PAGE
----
Part 16: Evolution of Populations

0
0
1681 days ago, 690 views
PowerPoint PPT Presentation
Section 16: Advancement of Populaces. At the point when Darwin built up his hypothesis of development, he didn't see: how heredity worked. This left him not able to clarify two things: a. wellspring of variety b. how inheritable characteristics pass from one era to the following.

Presentation Transcript

Slide 1

Section 16: Evolution of Populations

Slide 2

When Darwin built up his hypothesis of advancement, he didn't see: how heredity worked. This left him not able to clarify two things: a. wellspring of variety b. how inheritable characteristics pass from one era to the following

Slide 3

In the 1940's, Mendel's work on hereditary qualities was "rediscovered" and researchers started to consolidate the thoughts of many branches of science to build up a cutting edge hypothesis of advancement. When contemplating advancement today, researcher frequently concentrate on a specific populace . This advancement of populaces is called microevolution .

Slide 4

2. Vocabulary: population: gathering of people of similar species living in a similar territory that breed with each other.

Slide 5

2. quality pool: consolidated hereditary data. for all individuals from a populace

Slide 6

2. allele: one type of a quality

Slide 7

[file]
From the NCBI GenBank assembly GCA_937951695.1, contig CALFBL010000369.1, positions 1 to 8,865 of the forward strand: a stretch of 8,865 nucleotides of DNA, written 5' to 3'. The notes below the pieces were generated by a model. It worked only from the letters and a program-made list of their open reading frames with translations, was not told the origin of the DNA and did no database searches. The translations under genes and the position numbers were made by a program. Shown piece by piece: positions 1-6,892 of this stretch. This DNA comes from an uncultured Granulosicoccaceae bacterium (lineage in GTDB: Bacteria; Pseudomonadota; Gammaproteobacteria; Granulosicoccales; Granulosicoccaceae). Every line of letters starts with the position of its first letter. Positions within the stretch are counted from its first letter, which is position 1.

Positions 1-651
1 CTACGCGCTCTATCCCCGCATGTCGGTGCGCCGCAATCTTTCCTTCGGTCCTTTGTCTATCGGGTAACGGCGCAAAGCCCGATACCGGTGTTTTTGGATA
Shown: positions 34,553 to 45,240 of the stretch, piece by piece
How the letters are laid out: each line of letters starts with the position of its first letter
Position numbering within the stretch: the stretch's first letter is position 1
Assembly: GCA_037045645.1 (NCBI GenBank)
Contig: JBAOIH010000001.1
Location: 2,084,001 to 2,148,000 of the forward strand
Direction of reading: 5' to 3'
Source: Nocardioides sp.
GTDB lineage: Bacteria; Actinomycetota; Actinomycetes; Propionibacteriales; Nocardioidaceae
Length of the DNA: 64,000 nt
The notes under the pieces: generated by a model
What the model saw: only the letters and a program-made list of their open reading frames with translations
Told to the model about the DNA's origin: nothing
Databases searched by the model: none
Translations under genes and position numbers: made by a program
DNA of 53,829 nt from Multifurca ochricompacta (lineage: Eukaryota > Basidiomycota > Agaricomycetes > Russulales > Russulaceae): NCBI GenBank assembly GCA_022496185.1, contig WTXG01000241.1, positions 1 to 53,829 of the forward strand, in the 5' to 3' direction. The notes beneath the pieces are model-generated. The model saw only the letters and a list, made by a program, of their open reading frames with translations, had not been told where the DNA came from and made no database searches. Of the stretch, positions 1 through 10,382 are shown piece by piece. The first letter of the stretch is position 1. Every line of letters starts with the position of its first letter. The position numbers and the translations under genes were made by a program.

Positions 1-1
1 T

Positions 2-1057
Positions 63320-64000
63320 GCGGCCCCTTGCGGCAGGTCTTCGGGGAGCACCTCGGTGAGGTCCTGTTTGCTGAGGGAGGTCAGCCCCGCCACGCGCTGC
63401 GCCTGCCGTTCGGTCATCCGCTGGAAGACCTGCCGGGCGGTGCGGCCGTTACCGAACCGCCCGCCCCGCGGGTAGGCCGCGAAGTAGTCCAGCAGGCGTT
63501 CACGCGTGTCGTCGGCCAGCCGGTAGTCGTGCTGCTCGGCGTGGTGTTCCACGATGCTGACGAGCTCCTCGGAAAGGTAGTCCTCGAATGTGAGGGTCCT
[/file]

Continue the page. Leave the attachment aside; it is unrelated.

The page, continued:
2. relative recurrence of an allele: # times an allele happens in the quality pool contrasted with different alleles (percent) Example Relative Frequency: 70% Allele B 30% Allele b

Slide 8

3. Wellsprings of Variation : a. transformations : any adjustment in DNA succession Can happen in light of: errors in replication natural chemicals May or may not influence a life form's phenotype

Slide 9

3. Wellsprings of Variation b. Quality Shuffling : recombination of qualities that happens amid generation of gametes Cause most inheritable contrasts between relatives Occurs amid meiosis therefore, sexual proliferation is a noteworthy wellspring of variety in living beings. In spite of quality rearranging, the recurrence of alleles does not change in a populace. Clarify why this is genuine . Like a deck of cards – regardless of how often you rearrange, same cards (alleles) are dependably there.

Slide 11

4. Quality Traits: A) Single quality characteristic: controlled by single quality with two alleles Examples : dowager's pinnacle, drifter's thumb, tongue moving